Evian, Volvic, and Perrier have long dominated the high-end and high-margin water market in China, but things are changing and Chinese brands are charging forward to grab their share.
Evian was inspected for quality issues for the sixth time in six years earlier this year and recently announced that it wasn’t clear exactly how the excessive nitrate found in its product actually got there, as Beverage Daily notes. Local brands, meanwhile, are eager to entice drinkers their way.
The five-year-old Tibet 5100 Water Resources Holdings Ltd., a Chinese company that produces 5100 Tibet Glacier Spring Water, “said its revenues in 2011 were 633 million yuan ($99.2 million), up 76 percent from the previous year,” China Daily reports. The company’s gross profit margin was 79 percent, up from 64 percent in 2010. But Tibet 5100 is an anomaly.[more]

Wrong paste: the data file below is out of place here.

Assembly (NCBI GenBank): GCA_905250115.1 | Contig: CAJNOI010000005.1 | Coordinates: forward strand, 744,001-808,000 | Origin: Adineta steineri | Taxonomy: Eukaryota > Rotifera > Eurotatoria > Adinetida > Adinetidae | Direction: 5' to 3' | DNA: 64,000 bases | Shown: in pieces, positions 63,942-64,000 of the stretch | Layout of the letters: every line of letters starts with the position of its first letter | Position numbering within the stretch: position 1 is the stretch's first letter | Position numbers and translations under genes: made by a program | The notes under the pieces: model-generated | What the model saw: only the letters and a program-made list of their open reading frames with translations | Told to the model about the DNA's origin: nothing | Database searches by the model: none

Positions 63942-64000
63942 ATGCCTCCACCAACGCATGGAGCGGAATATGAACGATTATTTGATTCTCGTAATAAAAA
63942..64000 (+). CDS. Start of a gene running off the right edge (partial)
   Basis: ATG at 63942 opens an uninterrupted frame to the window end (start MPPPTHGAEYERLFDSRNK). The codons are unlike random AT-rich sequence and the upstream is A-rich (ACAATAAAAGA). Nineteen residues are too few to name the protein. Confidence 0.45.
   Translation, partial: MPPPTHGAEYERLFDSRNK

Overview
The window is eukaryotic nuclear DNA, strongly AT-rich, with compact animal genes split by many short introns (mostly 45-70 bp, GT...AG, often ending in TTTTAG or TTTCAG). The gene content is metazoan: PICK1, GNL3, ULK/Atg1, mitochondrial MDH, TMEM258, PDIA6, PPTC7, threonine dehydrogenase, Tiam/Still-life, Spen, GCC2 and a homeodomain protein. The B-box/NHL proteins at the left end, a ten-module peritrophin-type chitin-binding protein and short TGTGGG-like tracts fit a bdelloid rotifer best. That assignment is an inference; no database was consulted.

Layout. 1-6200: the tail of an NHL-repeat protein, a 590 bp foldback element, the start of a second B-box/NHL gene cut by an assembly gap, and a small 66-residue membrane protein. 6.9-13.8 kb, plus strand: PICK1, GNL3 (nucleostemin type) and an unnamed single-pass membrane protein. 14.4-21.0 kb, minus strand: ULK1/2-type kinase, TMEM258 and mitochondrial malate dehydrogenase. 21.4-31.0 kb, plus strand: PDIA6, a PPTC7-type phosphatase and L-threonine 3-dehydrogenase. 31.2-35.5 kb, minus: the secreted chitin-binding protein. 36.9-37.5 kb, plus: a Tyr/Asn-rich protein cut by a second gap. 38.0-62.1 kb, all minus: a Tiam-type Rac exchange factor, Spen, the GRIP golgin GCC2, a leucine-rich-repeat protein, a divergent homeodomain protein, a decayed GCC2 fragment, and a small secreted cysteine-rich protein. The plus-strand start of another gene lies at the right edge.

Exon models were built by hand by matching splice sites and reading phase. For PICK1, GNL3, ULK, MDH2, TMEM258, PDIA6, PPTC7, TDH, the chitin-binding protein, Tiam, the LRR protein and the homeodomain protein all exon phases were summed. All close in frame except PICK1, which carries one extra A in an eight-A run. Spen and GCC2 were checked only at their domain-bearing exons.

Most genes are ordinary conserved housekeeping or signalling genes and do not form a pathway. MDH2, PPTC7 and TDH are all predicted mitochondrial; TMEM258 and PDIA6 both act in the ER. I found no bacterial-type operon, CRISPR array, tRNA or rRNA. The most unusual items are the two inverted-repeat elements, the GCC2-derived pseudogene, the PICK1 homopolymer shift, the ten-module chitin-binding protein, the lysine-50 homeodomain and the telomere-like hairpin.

According to Liao Lei, secretary-general of the China Mineral Water Committee of the China Mining Association, most of the more than 100 major domestic mineral water producers in China, he majority are losing money or making small profits, and that is partially due to poor name recognition as well as poor brand loyalty. The industry, however, is taking notice.
China’s Kunlun Mountains Natural Mineral Water won the water industry’s “Oscars,” the Watermaster’s Golden Award of Excellence at the annual Berkeley Springs International Water Tasting, this past February. Still, that hasn’t translated into cash just yet. And it’s hard to tell if it ever well with such an oversaturation of companies and lack of strong branding.